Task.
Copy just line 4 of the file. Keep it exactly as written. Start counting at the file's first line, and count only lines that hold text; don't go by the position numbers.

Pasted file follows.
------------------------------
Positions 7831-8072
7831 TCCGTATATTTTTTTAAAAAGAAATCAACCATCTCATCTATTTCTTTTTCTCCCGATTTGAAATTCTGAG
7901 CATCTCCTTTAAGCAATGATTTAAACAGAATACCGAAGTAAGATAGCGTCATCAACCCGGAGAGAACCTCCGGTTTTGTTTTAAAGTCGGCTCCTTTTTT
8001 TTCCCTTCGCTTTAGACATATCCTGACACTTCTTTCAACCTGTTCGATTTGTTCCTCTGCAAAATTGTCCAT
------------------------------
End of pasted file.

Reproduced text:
8001 TTCCCTTCGCTTTAGACATATCCTGACACTTCTTTCAACCTGTTCGATTTGTTCCTCTGCAAAATTGTCCAT